Does taurine deficiency cause metabolic bone disease and rickets in polar bear cubs raised in captivity?

Adv Exp Med Biol. 2009;643:325-31. doi: 10.1007/978-0-387-75681-3_33.

Abstract

Rickets and fractures have been reported in captive polar bears. Taurine (TAU) is key for the conjugation of ursodeoxycholic acid (UDCA), a bile acid unique to bears. Since TAU-conjugated UDCA optimizes fat and fat-soluble vitamin absorption, we asked if TAU deficiency could cause vitamin D malabsorption and lead to metabolic bone disease in captive polar bears. We measured TAU levels in plasma (P) and whole blood (WB) from captive and free-ranging cubs and adults, and vitamin D3 and TAU concentrations in milk samples from lactating sows. Plasma and WB TAU levels were significantly higher in cubs vs captive and free-ranging adult bears. Vitamin D in polar bear milk was 649.2 +/- 569.2 IU/L, similar to that found in formula. The amount of TAU in polar bear milk is 3166.4 +/- 771 nmol/ml, 26-fold higher than in formula. Levels of vitamin D in bear milk and formula as well as in plasma do not indicate classical nutritional vitamin D deficiency. Higher dietary intake of TAU by free-ranging cubs may influence bile acid conjugation and improve vitamin D absorption.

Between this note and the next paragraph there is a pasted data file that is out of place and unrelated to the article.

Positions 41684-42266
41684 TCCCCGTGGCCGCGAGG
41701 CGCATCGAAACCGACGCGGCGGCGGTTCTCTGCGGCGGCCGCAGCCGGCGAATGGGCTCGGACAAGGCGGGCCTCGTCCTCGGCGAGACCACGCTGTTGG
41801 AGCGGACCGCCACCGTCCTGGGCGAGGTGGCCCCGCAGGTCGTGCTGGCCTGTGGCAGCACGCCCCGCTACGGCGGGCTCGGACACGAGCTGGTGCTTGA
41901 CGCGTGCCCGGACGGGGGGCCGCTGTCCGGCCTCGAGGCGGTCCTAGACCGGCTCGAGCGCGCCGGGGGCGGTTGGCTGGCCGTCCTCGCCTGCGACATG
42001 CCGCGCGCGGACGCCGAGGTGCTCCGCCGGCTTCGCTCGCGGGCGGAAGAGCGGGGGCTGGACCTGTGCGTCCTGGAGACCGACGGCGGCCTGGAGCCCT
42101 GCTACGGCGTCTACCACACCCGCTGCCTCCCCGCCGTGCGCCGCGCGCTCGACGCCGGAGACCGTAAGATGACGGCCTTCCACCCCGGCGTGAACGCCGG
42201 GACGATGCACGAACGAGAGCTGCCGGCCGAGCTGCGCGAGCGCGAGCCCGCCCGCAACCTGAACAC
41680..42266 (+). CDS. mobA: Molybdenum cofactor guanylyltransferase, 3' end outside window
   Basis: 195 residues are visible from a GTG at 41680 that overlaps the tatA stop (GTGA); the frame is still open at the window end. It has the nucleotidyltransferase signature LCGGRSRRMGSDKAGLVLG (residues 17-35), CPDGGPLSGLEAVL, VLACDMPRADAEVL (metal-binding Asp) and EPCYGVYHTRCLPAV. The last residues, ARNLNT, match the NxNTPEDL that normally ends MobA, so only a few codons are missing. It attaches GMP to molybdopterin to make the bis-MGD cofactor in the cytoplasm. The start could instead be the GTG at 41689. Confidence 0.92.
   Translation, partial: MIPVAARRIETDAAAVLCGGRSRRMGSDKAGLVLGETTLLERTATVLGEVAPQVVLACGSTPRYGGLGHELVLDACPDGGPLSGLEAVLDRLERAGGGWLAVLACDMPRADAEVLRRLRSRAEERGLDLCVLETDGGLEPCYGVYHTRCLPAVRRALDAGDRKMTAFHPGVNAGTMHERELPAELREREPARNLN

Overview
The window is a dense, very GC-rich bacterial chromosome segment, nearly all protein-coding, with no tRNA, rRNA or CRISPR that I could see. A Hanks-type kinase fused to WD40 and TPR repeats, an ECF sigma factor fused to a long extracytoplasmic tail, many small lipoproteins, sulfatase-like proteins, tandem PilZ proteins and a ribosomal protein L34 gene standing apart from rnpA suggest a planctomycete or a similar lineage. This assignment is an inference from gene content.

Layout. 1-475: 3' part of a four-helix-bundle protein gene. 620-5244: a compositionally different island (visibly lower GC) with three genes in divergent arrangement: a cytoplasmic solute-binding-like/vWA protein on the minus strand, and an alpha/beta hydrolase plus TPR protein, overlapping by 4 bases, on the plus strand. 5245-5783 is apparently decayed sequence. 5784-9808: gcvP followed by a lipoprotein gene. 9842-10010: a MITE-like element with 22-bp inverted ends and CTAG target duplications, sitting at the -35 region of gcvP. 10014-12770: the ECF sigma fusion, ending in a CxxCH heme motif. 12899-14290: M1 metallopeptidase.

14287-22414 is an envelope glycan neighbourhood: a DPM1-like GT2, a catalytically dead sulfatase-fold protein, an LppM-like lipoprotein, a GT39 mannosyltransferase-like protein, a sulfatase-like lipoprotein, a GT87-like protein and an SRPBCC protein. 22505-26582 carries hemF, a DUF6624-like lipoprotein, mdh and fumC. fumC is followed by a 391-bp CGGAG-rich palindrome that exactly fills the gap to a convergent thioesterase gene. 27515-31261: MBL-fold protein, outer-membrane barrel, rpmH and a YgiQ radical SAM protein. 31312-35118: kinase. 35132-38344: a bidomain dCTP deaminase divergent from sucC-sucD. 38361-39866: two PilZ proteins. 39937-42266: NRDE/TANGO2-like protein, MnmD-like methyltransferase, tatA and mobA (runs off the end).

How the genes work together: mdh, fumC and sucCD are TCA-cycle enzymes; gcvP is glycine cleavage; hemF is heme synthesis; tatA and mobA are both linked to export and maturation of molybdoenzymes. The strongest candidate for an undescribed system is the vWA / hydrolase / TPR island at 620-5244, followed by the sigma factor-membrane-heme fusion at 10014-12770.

MeSH terms

  • Animals
  • Bone Diseases, Metabolic / etiology*
  • Chromatography, High Pressure Liquid
  • Milk / chemistry
  • Rickets / etiology*
  • Taurine / analysis
  • Taurine / deficiency*
  • Ursidae
  • Vitamin D / analysis

Substances

  • Vitamin D
  • Taurine